That may be the case. Or, it may also be that some of these apps are sufficiently flaky in design or practice that it’s better to be safe than sorry. I don’t know what went wrong when things went wrong. But some setting in some app or tweak, or some unintended interaction between apps and tweaks, caused some pretty unfortunate consequences. Here’s what happened.
I was using the iPad continuously all day and the battery finally gave out. I wanted to continue playing around with things and so I plugged in and sat at my desk. When the iPad came back to life something was strange. My lock screen picture was distorted, stuck in portrait (even though I lock in landscape) and the pass lock keypad was in the lower left of the screen rather than the center. Hmm. And when I activated the notification center on the lock screen it too came down in the lower left corner. Hmm.
I typed in my pass code and the fun continued. My desktop now had an iPhone style 4×4 app grid. It wasn’t clear where the other apps had gone. There didn’t seem to be any rhyme or reason as to how things had gotten shuffled around to other pages. The dock still held the correct 8 apps. But everything else was happening iPhone style. Notification center came up in the lower left corner here too. And I was still stuck in portrait.
My first thought was google, or the forums, to ask for help. As I speculated above, some setting in some tweak, or some interaction between apps, was causing some unintended consequences. Basically, it seemed like my iPad thought it was an iPhone and was behaving that way. I did a respring, a power cycle, then a hard reset, but the situation persisted.
And instead of asking for help, I pulled the plug. Right to iTunes for a restore to stock and then from a recent backup. I’m sure some of you will say that I gave up too soon. That if only I’d flicked some toggle in some tweak, or deleted some app or changed some setting, that everything would’ve been fine.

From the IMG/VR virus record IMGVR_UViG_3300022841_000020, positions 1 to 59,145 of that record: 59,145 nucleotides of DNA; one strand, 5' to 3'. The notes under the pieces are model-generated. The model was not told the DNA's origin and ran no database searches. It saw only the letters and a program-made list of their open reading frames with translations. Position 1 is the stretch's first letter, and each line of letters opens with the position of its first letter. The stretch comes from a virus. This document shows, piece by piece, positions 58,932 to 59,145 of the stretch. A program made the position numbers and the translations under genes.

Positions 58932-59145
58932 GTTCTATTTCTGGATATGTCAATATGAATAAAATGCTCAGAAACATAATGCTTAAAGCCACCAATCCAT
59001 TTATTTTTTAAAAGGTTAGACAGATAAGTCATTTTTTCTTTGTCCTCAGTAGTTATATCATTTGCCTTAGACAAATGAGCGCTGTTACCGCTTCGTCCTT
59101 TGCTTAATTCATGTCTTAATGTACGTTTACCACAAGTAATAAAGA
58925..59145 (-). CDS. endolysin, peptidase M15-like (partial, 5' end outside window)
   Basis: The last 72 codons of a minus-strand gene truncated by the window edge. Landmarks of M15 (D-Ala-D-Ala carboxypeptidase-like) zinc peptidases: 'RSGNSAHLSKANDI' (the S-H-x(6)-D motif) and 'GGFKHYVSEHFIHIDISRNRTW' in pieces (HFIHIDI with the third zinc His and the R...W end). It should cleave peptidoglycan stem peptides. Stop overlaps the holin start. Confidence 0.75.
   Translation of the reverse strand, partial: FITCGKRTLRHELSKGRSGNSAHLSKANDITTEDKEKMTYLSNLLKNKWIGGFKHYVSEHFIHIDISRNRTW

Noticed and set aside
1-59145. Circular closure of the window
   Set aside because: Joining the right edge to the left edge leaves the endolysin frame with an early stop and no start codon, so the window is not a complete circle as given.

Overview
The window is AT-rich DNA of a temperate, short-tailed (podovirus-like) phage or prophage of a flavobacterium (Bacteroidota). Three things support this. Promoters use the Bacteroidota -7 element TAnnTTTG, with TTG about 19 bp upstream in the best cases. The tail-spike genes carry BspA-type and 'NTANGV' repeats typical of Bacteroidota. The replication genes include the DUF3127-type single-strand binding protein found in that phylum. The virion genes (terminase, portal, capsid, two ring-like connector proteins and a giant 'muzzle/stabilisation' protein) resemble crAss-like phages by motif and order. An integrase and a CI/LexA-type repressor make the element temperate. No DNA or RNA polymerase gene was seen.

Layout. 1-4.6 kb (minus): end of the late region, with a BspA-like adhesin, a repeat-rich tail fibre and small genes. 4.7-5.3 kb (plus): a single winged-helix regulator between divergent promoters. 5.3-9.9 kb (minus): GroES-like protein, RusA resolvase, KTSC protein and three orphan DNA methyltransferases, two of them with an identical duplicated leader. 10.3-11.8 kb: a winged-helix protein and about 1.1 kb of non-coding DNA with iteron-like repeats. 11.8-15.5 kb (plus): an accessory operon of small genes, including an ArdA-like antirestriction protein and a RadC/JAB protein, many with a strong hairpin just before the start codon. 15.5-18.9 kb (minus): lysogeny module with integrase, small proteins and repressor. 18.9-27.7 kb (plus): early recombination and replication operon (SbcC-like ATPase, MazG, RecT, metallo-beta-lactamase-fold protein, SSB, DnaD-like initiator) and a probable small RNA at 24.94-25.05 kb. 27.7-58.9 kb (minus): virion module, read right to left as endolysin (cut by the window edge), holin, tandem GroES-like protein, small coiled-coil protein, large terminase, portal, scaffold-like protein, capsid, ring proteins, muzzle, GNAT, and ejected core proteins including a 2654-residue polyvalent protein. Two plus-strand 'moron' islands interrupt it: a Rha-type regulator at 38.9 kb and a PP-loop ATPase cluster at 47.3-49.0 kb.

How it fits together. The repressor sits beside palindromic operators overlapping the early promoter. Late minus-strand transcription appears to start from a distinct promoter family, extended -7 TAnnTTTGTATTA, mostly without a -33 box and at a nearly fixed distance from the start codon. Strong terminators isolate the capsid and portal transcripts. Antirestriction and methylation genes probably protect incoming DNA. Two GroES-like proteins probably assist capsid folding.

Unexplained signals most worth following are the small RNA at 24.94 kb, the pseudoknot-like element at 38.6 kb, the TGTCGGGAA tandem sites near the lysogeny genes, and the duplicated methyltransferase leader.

But you know what? This flies in the face of the experience I want to have when I use my iPad. I want everything to “just work.” For the most part, in stock iOS, things do just work. And I almost never need to ask someone to help troubleshoot an issue because there are hardly any issues. I used to have to do that all the time in windows (and even osx on occasion). I realized quite clearly that I don’t miss that paradigm at all. At all.
Perhaps it’d be different if my iPad were a fun/side device, rather than my primary computer. Or if I had more patience and time to work through these kinds of kinks. And I *really* miss having 8 apps in my dock, and quick access to settings and Remote controls. But I also missed having everything “just work.” I also feel like Apple will continue to slowly but surely coopt the best stuff allowed by jail breaking into future versions of stock iOS. Until then, my iDevices remain in jail! I appreciate the incredible efforts of the JB community and dev team. It’s just not for me as an all-the-time iPad user.